Whistleblower Christopher Wylie who alleges that the campaign for Britain to leave the EU cheated in the referendum in 2016, speaking at a lawyers office to the media in London, Monday, March 26, 2018. Chris Wylie’s claims center around the official Vote Leave campaign and its links to a group called BeLeave, which it helped fund. The links allegedly allowed the campaign to bypass spending rules. (Alastair Grant/AP Photo)

Canadian whistler-blower says he did no voter targeting for Liberal entities

Chris Wylie says his work for the bureau had nothing to do with the micro-targeting and psychoanalysis of voters

The Canadian data expert whose allegations set off an international uproar about the inappropriate use of private Facebook data says there was nothing at all nefarious about his work in early 2016 for the federal Liberal caucus research bureau.

Testifying before a parliamentary committee, Chris Wylie says his work for the bureau had nothing to do with the micro-targeting and psychoanalysis of voters — and was strictly about providing communications services in support of caucus members of the incoming government.

RELATED: Liberals tried pilot project with Facebook data whistleblower in 2016

Wylie came forward in March with accusations that political consultancy Cambridge Analytica improperly harvested private data from tens of millions of Facebook users to build psychological profiles in hope of making political gains.

The whistle-blower has said his former firm used the information to help seal 2016 victories for Donald Trump’s U.S. presidential campaign and in the U.K.’s Brexit referendum.

Following Canada’s 2015 federal election, Wylie was awarded a $100,000 contract to do a pilot project with the Liberal caucus research bureau, and also worked in the offices of former federal Liberal leaders Stephane Dion and Michael Ignatieff about a decade ago.

RELATED: Facebook’s Zuckerberg admits mistakes in privacy scandal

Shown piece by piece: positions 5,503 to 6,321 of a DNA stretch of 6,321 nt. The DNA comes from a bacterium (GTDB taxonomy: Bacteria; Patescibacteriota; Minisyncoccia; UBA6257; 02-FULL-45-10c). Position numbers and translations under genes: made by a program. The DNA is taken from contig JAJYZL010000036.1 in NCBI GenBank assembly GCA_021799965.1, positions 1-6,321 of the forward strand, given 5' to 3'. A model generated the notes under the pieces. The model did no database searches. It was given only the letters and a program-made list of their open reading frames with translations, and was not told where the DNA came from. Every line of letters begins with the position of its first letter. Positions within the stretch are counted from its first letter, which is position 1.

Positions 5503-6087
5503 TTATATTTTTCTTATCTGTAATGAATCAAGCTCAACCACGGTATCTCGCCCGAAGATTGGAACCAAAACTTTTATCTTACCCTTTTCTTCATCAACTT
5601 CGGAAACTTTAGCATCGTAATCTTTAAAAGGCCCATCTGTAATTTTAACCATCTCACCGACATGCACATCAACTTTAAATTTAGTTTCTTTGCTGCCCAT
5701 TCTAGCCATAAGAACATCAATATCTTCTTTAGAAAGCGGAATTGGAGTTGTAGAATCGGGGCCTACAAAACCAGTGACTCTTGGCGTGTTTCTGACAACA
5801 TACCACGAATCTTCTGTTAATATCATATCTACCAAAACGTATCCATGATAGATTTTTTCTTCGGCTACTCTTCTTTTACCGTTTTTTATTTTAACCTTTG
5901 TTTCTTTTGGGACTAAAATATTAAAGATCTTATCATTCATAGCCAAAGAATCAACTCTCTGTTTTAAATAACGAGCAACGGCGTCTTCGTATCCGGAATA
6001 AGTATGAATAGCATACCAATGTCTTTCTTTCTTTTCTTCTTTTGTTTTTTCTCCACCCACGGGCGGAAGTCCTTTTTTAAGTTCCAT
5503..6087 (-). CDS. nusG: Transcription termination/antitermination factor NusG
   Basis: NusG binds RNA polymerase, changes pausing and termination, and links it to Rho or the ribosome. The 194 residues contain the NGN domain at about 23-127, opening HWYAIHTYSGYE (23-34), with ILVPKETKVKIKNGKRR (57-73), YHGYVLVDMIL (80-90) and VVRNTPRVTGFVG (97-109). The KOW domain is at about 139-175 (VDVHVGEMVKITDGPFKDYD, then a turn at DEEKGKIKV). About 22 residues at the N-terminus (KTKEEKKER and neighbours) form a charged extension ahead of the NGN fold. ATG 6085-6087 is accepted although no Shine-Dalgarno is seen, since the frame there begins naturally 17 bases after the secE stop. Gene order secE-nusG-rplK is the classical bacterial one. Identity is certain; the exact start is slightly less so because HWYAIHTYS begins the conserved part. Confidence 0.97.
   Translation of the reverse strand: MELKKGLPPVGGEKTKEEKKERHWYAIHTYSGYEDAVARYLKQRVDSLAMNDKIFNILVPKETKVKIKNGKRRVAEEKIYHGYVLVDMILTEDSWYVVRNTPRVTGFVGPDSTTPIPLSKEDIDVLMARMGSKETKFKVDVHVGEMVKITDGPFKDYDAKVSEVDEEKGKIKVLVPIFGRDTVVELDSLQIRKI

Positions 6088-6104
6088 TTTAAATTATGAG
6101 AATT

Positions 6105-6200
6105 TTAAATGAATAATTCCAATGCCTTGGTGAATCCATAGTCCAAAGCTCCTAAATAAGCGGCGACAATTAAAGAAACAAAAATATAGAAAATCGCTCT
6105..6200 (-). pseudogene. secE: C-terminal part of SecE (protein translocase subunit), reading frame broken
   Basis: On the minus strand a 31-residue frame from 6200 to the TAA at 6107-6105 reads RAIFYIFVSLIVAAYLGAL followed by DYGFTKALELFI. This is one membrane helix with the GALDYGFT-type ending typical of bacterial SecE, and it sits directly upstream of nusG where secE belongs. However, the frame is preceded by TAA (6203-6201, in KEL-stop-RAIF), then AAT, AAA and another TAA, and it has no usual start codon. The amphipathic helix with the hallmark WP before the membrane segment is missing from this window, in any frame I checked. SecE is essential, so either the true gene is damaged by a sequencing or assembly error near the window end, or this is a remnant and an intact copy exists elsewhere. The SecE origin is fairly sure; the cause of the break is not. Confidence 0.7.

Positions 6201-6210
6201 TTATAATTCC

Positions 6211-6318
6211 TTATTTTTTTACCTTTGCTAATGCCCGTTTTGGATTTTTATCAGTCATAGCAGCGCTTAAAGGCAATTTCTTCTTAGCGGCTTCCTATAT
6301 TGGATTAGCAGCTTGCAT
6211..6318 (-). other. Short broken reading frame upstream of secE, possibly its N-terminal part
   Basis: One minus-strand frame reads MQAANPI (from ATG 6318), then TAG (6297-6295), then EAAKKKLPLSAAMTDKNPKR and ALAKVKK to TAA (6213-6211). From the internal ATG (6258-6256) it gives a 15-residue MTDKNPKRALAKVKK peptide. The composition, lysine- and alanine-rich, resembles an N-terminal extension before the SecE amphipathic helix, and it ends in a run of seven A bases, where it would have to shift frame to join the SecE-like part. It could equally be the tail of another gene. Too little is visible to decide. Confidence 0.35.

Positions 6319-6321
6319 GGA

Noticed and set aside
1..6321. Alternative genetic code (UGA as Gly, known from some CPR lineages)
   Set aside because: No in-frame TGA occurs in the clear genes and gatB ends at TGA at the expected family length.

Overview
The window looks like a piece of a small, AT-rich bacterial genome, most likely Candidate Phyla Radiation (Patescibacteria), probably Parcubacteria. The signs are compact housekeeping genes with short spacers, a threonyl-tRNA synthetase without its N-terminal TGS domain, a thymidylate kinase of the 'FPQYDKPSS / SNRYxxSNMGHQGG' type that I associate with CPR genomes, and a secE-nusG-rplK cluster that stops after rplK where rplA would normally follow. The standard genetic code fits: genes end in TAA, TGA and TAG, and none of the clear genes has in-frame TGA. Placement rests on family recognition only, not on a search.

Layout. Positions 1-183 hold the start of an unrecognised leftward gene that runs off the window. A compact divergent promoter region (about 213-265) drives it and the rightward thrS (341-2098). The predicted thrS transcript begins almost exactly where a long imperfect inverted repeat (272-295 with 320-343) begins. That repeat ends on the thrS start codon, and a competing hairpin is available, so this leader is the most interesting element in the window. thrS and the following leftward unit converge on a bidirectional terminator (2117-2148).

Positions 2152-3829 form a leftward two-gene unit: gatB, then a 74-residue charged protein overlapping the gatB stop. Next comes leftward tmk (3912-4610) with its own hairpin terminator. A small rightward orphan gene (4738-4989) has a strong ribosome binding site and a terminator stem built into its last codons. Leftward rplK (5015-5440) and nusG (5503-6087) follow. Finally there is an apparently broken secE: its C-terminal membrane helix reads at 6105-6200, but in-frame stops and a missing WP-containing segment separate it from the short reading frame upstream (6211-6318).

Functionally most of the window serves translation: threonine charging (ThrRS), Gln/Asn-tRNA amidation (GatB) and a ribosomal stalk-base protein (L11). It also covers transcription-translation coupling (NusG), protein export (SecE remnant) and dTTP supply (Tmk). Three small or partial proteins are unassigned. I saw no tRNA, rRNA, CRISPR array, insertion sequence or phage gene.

Wylie says the work wasn’t particularly ground-breaking — and insists he’s never done any psychographic targeting for any of Canada’s Liberal parties.

“Let me be just super clear — any insinuation that I have done that is just untrue,” said Wylie, who described some of his services as improving caucus and constituent communications, as well as analysis of what the public was discussing on social media.

“I have not worked on psychometric-based targeting for the Liberal party or any Liberal entity.”

Wylie also told the committee that in general, when it comes to politics, the use of data or psychology should not always be viewed as “nefarious,” nor does it mean parties are looking to manipulate, trick or suppress voters.

“It just means that you are looking for information to help you engage those people.”

The Canadian Press

Like us on Facebook and follow us on Twitter.

Just Posted

Lacombe, Red Deer and Ponoka counties launch agricultural plastics recycling program

The three counties signed an agreement with Merlin Plastics

Charity BBQ supports Lacombe man involved in motorcycle crash

100 per cent of funds raised goes to support Lyndon Geates recovery

UPDATED: Gord Bamford Foundation Charity Gala brings the stars to Central Alberta

The Gala raises money for various children’s charities throughout Canada

Lacombe Chamber announces scholarship winners

Andrew and Carter have shown commitment to the community

City of Lacombe to build Henner’s Pond Stormwater Outlet to Wolf Creek

Public is invited to attend a public information session for this upcoming project on August 23

UPDATED: Gord Bamford Foundation Charity Gala brings the stars to Central Alberta

The Gala raises money for various children’s charities throughout Canada

The 7th annual Glencross Invitational Charity Roughstock event on Aug. 24th

Red Deer event will feature some of the best in bull, bronc, bareback and stock

Trudeau says he won’t apologize to heckler, pledges to call out ‘hate speech’

Prime Minister had accused woman of racism as she shouted about illegal immigration at Quebec rally

Smoke from B.C. wildfires prompts air quality advisories across Western Canada

A massive cloud of smoke hangs over B.C. and Alberta due to wildfires

Pope on sex abuse: “We showed no care for the little ones”

In response to the Pennsylvania report, Francis labeled the misconduct “crimes”

Ottawa announces $189M to extend employment insurance for seasonal workers

The pilot project provides seasonal workers with up to five more weeks of benefits

Trump rages on Mueller following Times report

Trump takes to Twitter calling Robert Mueller “disgraced and discredited”

Canadians fear for relatives trapped amid flooding in Indian state of Kerala

More than 800,000people have been displaced by floods and landslides

Fast food chains look to capitalize on vegetarian, vegan trend with new items

Seven per cent of Canadians consider themselves vegetarians and 2.3 per cent identify as vegans

Most Read